SIMPLE MEN is the story of two brothers, one a streetwise criminal, the other a disenchanted philosophy student, who team up to locate their mysterious father. SIMPLE MEN tries to be an existentialist drama about the meaning of life and love, but its foul language, impersonal sex and pervasive hopelessness leave nothing of substance to offer an audience.
SIMPLE MEN is a simple-minded movie lacking emotion, conflict and integrity. Two very different brothers, Bill, a streetwise criminal, and Dennis, a disenchanted philosophy student, reluctantly team up to locate their father, William McCabe. McCabe is a legendary ex-baseball player turned terrorist who has just escaped from prison. Dennis is determined to find William before the police do. What starts as a quest for their father quickly disintegrates into a slow-moving road movie full of oddball characters and weird situations. Bill has lost faith in everyone and everything but himself. Dennis, on the other hand, uses their time together to establish a friendship with Bill, and also searches for the meaning of his own existence.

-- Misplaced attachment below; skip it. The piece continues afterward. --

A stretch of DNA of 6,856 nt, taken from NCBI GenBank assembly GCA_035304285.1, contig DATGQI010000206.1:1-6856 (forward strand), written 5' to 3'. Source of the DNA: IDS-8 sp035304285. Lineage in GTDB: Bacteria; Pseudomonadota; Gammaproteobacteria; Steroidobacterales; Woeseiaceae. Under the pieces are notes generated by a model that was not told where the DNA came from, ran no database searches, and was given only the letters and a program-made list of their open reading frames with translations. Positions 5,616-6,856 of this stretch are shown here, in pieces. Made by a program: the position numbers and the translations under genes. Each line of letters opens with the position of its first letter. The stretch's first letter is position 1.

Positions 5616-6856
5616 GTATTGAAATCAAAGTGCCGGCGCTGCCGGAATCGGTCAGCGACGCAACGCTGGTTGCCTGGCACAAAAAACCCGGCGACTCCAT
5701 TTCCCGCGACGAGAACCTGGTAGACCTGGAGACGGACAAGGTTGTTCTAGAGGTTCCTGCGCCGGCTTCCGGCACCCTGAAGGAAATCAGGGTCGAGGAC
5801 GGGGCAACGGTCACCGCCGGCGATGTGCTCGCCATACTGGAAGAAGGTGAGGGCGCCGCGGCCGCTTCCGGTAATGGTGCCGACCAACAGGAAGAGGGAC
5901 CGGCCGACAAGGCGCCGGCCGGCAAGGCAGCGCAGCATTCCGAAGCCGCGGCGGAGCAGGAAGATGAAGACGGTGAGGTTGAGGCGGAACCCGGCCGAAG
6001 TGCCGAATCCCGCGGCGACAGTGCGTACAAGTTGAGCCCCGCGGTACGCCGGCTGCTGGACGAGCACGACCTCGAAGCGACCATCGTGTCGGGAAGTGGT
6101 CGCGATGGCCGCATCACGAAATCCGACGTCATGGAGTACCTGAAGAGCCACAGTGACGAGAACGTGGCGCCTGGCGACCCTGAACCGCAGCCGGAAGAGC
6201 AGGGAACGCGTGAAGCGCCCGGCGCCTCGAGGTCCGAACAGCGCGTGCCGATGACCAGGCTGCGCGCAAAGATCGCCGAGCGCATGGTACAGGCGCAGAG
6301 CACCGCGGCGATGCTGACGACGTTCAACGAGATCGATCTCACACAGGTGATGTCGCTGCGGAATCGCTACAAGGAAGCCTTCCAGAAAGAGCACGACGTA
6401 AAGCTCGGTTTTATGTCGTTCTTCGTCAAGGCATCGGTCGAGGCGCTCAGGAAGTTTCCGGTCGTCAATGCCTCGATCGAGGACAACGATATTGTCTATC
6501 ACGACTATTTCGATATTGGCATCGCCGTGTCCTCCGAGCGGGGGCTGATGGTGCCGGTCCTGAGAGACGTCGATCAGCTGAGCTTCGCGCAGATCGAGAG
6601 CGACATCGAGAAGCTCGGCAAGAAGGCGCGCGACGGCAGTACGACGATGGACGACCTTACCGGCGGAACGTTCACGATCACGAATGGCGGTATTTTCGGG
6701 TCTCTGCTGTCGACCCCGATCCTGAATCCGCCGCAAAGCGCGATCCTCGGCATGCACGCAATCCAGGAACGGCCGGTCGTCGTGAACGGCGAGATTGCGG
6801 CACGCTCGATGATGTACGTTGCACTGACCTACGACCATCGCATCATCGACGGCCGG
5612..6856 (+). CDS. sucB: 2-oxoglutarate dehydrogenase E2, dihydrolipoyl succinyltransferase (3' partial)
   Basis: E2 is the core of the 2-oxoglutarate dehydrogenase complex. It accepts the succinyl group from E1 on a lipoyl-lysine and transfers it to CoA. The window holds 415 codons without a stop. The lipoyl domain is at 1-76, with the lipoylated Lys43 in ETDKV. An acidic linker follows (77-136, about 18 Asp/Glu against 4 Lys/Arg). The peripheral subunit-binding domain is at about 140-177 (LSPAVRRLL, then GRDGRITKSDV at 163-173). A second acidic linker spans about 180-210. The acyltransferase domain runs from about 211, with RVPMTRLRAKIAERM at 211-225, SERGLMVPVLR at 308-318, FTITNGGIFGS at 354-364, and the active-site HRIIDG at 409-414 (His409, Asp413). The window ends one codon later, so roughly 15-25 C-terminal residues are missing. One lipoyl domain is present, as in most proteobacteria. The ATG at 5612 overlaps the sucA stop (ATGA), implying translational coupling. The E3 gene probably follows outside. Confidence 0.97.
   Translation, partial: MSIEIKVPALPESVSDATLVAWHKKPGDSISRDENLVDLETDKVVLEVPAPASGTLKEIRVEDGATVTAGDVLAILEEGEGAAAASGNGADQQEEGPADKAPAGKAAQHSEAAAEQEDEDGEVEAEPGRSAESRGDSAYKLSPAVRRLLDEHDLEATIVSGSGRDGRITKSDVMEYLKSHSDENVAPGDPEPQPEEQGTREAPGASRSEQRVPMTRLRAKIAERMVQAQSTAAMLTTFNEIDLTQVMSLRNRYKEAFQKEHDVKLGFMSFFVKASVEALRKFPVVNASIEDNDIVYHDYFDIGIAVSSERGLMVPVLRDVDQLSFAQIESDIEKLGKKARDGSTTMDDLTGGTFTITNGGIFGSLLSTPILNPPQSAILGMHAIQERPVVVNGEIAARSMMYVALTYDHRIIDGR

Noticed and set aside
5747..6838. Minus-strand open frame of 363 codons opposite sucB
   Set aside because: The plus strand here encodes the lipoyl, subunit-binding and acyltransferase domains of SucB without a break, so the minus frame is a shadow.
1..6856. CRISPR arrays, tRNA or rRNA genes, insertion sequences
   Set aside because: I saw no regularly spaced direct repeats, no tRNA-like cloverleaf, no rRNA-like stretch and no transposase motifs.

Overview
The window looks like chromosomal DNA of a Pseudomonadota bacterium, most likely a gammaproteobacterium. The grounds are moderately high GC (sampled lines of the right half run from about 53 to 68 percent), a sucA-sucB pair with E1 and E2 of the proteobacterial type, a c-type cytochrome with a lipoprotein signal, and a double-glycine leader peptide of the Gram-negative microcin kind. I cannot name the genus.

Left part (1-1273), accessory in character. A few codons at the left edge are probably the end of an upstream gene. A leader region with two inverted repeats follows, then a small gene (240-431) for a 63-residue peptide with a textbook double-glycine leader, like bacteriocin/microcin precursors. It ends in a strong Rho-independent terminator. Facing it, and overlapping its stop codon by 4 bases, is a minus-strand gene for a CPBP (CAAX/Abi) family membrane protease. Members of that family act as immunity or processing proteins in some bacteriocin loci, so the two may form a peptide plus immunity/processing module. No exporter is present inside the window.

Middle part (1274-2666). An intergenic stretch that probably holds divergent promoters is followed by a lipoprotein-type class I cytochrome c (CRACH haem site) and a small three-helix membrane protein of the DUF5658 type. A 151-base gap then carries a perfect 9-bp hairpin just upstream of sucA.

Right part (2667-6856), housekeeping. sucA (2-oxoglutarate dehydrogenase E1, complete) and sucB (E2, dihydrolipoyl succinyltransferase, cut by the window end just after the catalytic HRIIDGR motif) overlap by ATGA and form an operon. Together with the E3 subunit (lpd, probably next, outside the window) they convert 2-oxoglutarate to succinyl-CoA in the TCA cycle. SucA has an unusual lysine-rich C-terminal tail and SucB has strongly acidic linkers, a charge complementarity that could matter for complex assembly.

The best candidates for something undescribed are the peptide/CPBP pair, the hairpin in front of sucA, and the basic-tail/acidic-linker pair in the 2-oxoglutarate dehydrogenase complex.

Everyone in this film is suffering from chronic depression. Boredom, monotony, and blandness–these are traits that all of the characters have in common. It is as if none of them have any reason or motivation for living, but simply exist as beings in an incomprehensible universe. The biggest reason that these characters are hopeless is that none of them have any comprehension of God. Without the light of God in their lives. SIMPLE MEN has little to offer an audience, since its uninspired plot, plodding direction, minimalist dialogue, and existentialist message rambles along without ever offering meaningful insight into the human condition and the spiritual nature of the universe.
(H, LL, VV, SS, M, A/D) Existentialist drama complete with 24 obscenities & 1 profanity; holding hostage at gunpoint during robbery, blackmail & revenge; fornication; and, alcohol abuse.